Even if it has been months or years since the last shot, the HPV vaccine series should be completed—but they do not need to restart the series.
HPV vaccine is recommended based on age, not sexual experience. Even if someone has already had sex, they should still get HPV vaccine. Even though a person’s first HPV infection usually happens during one of the first few sexual experiences, a person might not be exposed to all of the HPV types that are covered by HPV vaccines.
Role of HPV Testing and HPV Typing in Cervical Cancer Prevention and Detection
Nearly 50 percent of lesions missed by a single Pap test cytology screen may be detected by additional testing for oncogenic Human Papillomavirus (HPV) infection. HPV testing for carcinogenic HPV types is commonly used in the United States to triage equivocal Pap test diagnoses for referral for further examination by colposcopy. HPV testing is also widely accepted as a co-test for primary screening of women over 30, since women without carcinogenic HPV infection are at extremely low risk for clinically relevant cervical disease for many years.
In addition, recent studies suggest that HPV testing alone may be a reasonable alternative to Pap smear alone for cervical cancer screening. HPV-based screening seems to promote earlier identification of women at high risk of cervical cancer and, in one recently presented study, safely extended three-year screening intervals for this population. It remains unclear at this time what combination of HPV testing, Pap smear, or co-testing with HPV and Pap represents the optimal screening strategy. The Society of Gynecologic Oncology (SGO) encourages additional study of this issue and remains part of the team of cancer care professionals vested in establishing appropriate screening guidelines.
HPV typing for the most common types of the disease, HPV 16 and HPV 18, is also available for clinical use. SGO believes that HPV testing and typing should be viewed as important, additional diagnostic and screening tools, however:
These tests should not replace other cervical cancer screening methods, including regular Pap tests and gynecologic examinations. This recommendation may change, depending on current clinical practices and the enhancement of guidelines for the use of both HPV testing and HPV typing.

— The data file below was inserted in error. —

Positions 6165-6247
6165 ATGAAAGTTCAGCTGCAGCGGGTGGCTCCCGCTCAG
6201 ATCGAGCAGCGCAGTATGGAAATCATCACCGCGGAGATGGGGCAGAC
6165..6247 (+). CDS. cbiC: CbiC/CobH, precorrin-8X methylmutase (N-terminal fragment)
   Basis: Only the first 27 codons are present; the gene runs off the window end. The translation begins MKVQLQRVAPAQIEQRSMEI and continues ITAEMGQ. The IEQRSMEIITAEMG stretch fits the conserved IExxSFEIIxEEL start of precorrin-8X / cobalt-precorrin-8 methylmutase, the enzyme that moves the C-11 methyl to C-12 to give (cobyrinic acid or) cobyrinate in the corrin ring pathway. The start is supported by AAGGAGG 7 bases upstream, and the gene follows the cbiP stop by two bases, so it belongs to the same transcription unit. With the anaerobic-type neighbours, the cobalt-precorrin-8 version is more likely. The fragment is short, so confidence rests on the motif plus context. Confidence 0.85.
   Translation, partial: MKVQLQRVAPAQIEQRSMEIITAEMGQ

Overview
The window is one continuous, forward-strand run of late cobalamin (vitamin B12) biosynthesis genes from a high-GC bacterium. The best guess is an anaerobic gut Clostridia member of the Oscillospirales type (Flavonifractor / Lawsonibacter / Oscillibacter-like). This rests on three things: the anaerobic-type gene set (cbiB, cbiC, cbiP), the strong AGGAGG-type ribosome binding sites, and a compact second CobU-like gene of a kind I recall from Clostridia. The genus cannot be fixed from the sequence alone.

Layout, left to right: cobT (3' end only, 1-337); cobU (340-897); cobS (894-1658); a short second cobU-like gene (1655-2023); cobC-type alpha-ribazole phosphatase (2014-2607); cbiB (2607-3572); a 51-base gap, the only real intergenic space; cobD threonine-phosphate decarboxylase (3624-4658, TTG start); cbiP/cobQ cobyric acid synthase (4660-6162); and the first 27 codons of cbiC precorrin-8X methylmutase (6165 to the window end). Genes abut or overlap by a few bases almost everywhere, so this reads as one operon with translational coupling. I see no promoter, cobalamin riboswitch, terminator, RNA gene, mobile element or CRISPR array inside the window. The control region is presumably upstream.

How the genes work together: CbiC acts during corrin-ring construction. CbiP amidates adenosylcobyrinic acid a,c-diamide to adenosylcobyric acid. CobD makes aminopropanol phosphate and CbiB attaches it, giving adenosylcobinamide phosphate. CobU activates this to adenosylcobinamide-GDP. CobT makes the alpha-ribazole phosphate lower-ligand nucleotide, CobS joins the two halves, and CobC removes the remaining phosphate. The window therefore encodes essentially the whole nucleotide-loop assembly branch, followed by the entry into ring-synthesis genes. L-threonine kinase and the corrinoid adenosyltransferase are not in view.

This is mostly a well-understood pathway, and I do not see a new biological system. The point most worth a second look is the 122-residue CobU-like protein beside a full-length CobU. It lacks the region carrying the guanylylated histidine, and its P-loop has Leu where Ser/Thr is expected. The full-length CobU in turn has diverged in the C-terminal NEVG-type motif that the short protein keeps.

HPV testing and HPV typing should not be used as a prescreening tool for HPV vaccination. It is SGO’s position that, because positive or negative oncogenic HPV testing or HPV 16/18 typing is not helpful in determining those who would clinically benefit from HPV vaccination and would add unnecessary additional costs, identifying the presence of HPV infection should not be used as a prescreening tool for HPV vaccination.
Low-risk genital HPV types
HPV types that tend to cause warts and not cancer are called low-risk types. Low-risk genital HPV infection can cause cauliflower-shaped warts on or around the genitals and anus of both men and women. In women, warts may appear in areas that aren’t always noticed, such as the cervix and vagina.
High-risk genital HPV types
HPV types that tend to cause cancer are called high-risk types. These types have been linked to cancers in both men and women. Doctors worry about the cell changes and pre-cancers these types cause because they are more likely to grow into cancers over time.
What are the risk factors for genital HPV for women ?
Having many sex partners
Having a partner who has had many partners
Being younger than 25 years of age
Starting to have sex at an early age (16 years or younger)
Having a male partner who’s not circumcised (hasn’t had the foreskin of the penis removed). Men who still have their foreskins are more likely to get and stay infected with human papilloma virus (HPV) and pass it on to their partners. The reasons for this are unclear.
What are the symptoms of HPV?
Genital human papilloma virus (HPV) infection usually has no symptoms, unless it’s an HPV type that causes genital warts. Genital warts may appear within weeks or months after contact with a partner who has HPV. The warts may also show up years after exposure, but this is rare. The warts usually look like small bumps or groups of bumps in the genital area. They can be small or large, raised or flat, or shaped like a cauliflower. If they’re not treated, genital warts might go away, stay and not change, or increase in size or number. But warts rarely turn into cancer.